Essential Oils: Extraction, Bioactivities, and Their Uses for Food Preservation
R: Concise Reviews in Food Science Essential Oils: Extraction, Bioactivities, and Their Uses for Food Preservation Phakawat Tongnuanchan and Soottawat Benjakul Abstract: Essential oils are concentrated liquids of complex mixtures of volatile compounds and can be extracted from several plant organs. Essential oils are a good source of several bioactive compounds, which possess antioxidative and antimicrobial properties. In addition, some essential oils have been used as medicine. Furthermore, the uses of essential oils have received increasing attention as the natural additives for the shelf-life extension of food products, due to the risk in using synthetic preservatives.
Essential oils can be incorporated into packaging, in which they can provide multifunctions termed “active or smart packaging.” Those essential oils are able to modify the matrix of packaging materials, thereby rendering the improved properties. This review covers up-to-date literatures on essential oils including sources, chemical composition, extraction methods, bioactivities, and their applications, particularly with the emphasis on preservation and the shelf-life extension of food products.
Keywords: antimicrobial, antioxidant, biodegradable film, essential oil, food product, volatile compound Introduction Essential oils, also called volatile odoriferous oil, are aromatic oily liquids extracted from different parts of plants, for example, leaves, peels, barks, flowers, buds, seeds, and so on. They can be extracted from plant materials by several methods, steam distillation, expression, and so on. Among all methods, for example, steam distillation method has been widely used, especially for commercial scale production (Cassel and Vargas 2006; Di Leo Lira and others 2009). Essential oils have been widely used as food flavors (Burt 2004).
Essential oils found in many different plants, especially the aromatic plants, vary in odor and flavor, which are governed by the types and amount of constituents present in oils. Additionally, the amount of essential oil from different plants is different and this determines the price of essential oil. Apart from aromatic compounds, indigenous pigments contribute to varying colors of essential oil. This can affect the applications as the ingredient in some particular foods. Essential oils have been known to possess antioxidant and antimicrobial activities, thereby serving as natural additives in foods and food products.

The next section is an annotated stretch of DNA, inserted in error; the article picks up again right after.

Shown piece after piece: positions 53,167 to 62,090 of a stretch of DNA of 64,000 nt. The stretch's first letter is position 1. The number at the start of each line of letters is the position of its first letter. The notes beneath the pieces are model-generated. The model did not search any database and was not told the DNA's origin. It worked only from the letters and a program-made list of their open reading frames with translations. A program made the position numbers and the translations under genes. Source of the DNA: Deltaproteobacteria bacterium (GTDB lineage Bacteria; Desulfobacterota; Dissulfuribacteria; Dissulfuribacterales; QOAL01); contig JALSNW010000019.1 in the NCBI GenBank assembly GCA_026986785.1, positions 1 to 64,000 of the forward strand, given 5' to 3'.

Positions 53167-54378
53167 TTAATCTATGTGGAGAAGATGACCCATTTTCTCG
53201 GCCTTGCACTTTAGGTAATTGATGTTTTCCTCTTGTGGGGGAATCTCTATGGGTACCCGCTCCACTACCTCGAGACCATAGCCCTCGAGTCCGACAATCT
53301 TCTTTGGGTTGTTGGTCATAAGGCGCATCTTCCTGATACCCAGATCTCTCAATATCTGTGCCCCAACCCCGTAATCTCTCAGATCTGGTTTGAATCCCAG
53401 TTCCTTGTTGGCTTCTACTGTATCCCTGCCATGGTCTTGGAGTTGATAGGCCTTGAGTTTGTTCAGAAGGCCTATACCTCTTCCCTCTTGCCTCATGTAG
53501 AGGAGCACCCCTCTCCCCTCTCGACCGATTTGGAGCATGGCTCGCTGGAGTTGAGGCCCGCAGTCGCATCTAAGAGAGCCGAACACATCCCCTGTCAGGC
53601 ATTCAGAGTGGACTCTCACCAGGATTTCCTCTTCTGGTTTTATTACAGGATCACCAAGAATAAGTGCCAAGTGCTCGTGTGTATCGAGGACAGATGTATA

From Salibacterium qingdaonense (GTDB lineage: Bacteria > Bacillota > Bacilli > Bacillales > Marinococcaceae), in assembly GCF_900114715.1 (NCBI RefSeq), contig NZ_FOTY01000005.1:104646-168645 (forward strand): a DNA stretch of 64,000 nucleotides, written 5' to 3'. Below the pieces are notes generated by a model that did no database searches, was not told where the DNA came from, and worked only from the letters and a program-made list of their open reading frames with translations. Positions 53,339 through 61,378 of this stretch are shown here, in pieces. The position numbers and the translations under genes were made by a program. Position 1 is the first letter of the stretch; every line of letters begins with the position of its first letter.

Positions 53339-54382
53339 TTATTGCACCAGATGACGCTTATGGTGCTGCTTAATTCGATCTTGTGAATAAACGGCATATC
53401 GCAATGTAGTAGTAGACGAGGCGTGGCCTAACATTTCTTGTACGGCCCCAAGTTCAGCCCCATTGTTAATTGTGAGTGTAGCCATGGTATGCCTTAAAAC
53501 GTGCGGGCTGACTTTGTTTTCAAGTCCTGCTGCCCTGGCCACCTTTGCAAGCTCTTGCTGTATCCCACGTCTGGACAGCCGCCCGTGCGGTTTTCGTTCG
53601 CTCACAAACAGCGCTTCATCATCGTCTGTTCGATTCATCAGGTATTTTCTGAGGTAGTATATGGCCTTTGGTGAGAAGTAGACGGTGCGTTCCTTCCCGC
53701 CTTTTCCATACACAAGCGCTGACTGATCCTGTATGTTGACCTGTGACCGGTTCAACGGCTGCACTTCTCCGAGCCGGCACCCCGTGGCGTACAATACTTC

It can be used as active compounds in packaging materials, in which the properties of those materials, particularly water vapor barrier property associated with hydrophobicity in nature of essential oils, can be improved. Almost any part of a plant may be the source of the oil, which could be extracted and fully exploited for food applications or others. Modern technologies have been continuously developed to conquer the limitation of conventional methods, and to enhance the extraction efficacy. Due to the increasing attention in natural additives, essential oils from several plants have been used more widely, especially in conjunction with other preservations under concept of “hurdle technology.” Thus, essential oils can serve as the alternative additives or processing aid as green technology.
MS 20131520 Submitted 10/23/2013, Accepted 4/9/2014. Authors are with Dept. of Food Technology, Faculty of Agro-Industry, Prince of Songkla Univ., 15 Kanchanawanish Road, Hat Yai, Songkhla, 90112, Thailand. Direct inquiries to author Benjakul (E-mail: email@example.com). Sources and Chemical Composition Several plants contain essential oils, however, parts of plants, which serve as the major source of essential oil can be different (Table 1). Those include roots, peels, leaves, seeds, fruits, barks, and so on. Plant essential oils are usually the complex mixture of natural compounds, both polar and nonpolar compounds (Masango 2005).
Dominant compounds in various essential oils are presented in Table 2. In general, the constituents in essential oils are terpenes (monoterpenes and sesquerpenes), aromatic compounds (aldehyde, alcohol, phenol, methoxy derivative, and so on), and terpenoids (isoprenoids) (Bakkali and others 2008; Mohamed and others 2010). Compounds and aroma of essential oils can be divided into 2 major groups: terpene hydrocarbons and oxygenated compounds.